Design company, gardyneHOLT has been through two successful company mergers in the past eight years. Fraser Gardyne talks to Gill South about the challenges and benefits of merging two enterprises.
Our first merger was between myself and fellow director Michael Holt more than six years ago. We both had our own mature design businesses but Michael's company was perceived to be more production led, whereas mine was more design-orientated. The second merger took place soon after the global downturn, between gardyneHOLT and fellow design company Jag Creative in 2011.
Our mergers have allowed each company to take advantage of each other's skill sets and provide a better offering to its existing and potential clients. The merger between gardyneHOLT and Jag Creative was at a time when both businesses were combatting a very tough economic downturn. Sadly, the most natural reaction for most companies during a recession is to slash and burn marketing spending and we, along with the majority of design companies around us were hit hard with corporate and local governments dramatically reducing perceived "discretionary" spending.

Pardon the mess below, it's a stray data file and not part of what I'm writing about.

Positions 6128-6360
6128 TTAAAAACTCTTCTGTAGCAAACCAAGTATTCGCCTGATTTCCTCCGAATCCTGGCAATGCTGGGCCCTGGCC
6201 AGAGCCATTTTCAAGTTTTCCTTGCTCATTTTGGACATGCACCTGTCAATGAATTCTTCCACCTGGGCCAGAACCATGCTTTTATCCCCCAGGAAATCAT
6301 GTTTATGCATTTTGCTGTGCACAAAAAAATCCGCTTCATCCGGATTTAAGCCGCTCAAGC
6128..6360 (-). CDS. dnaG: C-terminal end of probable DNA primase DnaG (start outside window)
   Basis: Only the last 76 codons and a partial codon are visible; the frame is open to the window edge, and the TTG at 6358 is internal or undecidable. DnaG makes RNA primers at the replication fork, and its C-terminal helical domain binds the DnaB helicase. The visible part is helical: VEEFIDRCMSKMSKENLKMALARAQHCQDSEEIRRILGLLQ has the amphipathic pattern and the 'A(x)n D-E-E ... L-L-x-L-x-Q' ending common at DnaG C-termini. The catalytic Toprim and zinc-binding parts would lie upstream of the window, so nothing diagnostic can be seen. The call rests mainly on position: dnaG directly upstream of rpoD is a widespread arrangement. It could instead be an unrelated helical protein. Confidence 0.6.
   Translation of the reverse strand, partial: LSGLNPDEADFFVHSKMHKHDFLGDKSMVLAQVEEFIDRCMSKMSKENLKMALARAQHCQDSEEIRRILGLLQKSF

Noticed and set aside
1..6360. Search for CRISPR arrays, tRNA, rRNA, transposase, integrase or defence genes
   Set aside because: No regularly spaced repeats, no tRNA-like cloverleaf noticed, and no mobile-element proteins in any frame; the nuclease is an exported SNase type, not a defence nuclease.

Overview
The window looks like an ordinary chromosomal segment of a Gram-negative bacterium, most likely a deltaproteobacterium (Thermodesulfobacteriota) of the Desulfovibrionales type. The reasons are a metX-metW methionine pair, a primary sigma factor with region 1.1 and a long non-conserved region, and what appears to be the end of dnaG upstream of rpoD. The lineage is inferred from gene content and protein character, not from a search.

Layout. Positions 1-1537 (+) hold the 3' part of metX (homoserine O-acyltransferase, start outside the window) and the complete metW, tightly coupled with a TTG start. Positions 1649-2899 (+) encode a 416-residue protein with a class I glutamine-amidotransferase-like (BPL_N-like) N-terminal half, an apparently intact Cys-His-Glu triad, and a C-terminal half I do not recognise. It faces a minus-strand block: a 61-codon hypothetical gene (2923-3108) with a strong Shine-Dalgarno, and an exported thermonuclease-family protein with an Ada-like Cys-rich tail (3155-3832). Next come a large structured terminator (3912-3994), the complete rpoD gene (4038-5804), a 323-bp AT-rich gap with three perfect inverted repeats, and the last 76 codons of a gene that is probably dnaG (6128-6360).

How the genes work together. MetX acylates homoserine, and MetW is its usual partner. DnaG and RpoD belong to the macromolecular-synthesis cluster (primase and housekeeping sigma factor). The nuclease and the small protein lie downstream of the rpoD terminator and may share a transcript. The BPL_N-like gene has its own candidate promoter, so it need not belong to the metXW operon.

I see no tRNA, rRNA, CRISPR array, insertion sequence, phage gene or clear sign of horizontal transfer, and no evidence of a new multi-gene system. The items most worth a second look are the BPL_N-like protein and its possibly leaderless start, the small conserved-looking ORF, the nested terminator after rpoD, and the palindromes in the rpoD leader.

The merger allowed us to save on the costs of having two building leases and business structures during the recession, while at the same time adding more skills to support both businesses. It's been a win-win scenario for both companies and we are both in a better position now than we were before the recession. Our client numbers were around 136 before the financial crisis in 1998. We are now sitting at a comfortable 180 client base with both revenue and profitability up.
Reasons for success
In an extremely competitive marketplace, the reason we have been successful both during the upturn and downturn, is that we have continued to diversify and enhance our skills by building on a great team of skilled practitioners who can now provide a wider range of experience and capability under one roof.
The hard bits
The latest merger with Jag went really smoothly with the only challenge being to overcome equipment compatibility. Essentially Jag was using a Mac based system and we were largely PC based and there are differences between the two when bringing up and working on old files. However, this wasn't an unexpected challenge and we have largely resolved it in a way that is satisfactory to both parties.
The biggest thing is to make sure the people and personalities within the two businesses are compatible. We have been lucky in that respect because we have all worked well together. But it is really important that you take a merger step by step so you get to know each other before you commit to a full company merger. Often it isn't until you have been working with someone for a few months that you find out if you rub up each other the wrong way.